Our research group is focused on defining the biochemical mechanisms involved in the perception of and protection against oxidative stress and environmental toxicants. For this work we use the model eukaryotic organism, Saccharomyces cerevisiae.
Oxidative stress is caused by increased levels of reactive oxygen species such as superoxide anion, hydrogen peroxide and hydroxyl radicals and has been implicated in several degenerative diseases and the aging process. Reactive oxygen species can result from incomplete reduction of molecular oxygen and exposure to radiation or toxic chemicals found in the environment. To defend against oxidative stress, organisms have evolved specific signal transduction pathways that result in the increased transcription of genes involved in detoxification and protection against reactive oxygen species. By defining the molecular mechanisms by which oxidative and environmental stresses alter cellular signaling pathways and gene expression, our research group hopes to develop new technologies for monitoring oxidative stress and remediation of environmental toxicants.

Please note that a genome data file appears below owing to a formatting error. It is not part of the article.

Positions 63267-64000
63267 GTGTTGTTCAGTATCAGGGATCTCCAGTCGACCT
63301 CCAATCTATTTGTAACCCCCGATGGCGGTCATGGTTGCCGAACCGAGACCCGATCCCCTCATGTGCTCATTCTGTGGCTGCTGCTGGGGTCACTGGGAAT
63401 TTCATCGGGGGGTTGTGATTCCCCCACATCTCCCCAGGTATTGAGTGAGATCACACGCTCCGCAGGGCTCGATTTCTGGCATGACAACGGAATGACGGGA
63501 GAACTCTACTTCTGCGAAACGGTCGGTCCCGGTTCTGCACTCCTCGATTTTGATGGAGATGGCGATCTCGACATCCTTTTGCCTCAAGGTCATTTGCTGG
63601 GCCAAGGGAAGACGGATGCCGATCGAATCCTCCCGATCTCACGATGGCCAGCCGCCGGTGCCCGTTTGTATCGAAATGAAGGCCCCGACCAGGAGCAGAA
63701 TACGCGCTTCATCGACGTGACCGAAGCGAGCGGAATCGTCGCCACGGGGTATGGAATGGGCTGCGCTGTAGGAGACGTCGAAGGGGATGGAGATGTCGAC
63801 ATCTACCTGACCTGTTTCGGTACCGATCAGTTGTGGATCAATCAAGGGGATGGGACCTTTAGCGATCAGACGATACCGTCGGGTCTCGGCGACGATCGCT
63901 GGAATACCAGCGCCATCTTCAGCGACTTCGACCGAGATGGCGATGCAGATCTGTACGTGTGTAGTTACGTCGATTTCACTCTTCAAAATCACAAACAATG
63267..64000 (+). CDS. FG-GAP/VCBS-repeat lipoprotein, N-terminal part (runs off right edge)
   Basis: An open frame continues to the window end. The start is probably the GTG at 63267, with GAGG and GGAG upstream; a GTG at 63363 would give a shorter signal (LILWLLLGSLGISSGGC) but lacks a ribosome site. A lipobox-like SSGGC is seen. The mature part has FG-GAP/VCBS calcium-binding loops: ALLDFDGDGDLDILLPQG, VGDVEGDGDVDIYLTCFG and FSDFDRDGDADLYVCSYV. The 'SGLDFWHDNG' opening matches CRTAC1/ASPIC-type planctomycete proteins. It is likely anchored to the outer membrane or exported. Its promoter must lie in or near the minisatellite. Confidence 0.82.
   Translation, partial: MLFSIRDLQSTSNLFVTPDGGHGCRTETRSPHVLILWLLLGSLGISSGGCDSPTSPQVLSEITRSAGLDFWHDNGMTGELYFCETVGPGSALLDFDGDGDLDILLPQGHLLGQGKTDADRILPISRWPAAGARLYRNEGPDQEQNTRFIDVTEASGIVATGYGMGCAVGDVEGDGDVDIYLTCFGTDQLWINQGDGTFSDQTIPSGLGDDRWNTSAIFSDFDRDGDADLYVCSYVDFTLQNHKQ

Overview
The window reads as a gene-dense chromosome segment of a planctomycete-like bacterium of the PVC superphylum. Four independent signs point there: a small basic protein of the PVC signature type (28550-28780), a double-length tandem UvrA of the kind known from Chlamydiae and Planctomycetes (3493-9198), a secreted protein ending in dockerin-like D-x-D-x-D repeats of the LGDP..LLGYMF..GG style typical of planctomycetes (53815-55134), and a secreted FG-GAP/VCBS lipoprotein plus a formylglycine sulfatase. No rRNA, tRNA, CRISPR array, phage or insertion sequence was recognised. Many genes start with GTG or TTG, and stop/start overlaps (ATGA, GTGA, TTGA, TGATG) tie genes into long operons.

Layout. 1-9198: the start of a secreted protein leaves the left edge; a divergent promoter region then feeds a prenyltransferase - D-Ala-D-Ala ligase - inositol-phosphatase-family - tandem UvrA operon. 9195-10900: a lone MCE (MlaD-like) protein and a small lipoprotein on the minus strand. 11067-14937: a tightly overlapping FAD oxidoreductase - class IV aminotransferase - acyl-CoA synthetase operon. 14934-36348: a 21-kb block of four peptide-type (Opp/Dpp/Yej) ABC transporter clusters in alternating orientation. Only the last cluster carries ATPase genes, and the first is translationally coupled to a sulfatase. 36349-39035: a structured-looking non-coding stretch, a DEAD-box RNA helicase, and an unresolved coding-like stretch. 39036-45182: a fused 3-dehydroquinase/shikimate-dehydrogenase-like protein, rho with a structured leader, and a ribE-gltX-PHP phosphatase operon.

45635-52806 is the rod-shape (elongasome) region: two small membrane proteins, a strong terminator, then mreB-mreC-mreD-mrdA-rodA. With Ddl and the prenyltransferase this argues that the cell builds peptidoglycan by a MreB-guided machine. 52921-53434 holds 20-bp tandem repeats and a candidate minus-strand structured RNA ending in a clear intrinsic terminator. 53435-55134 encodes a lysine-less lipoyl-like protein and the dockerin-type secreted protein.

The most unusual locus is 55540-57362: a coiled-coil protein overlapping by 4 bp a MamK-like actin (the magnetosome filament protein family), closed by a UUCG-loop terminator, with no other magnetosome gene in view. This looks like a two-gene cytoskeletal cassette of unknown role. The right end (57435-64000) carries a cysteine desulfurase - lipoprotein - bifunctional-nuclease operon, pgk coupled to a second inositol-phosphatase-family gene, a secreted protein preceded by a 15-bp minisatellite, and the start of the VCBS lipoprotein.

In line with the broad scope of our laboratory, we use a variety of biochemical approaches to characterize the structure and function of proteins as well as cell and molecular biology, yeast genetics and genome-wide approaches.
the Wood Laboratory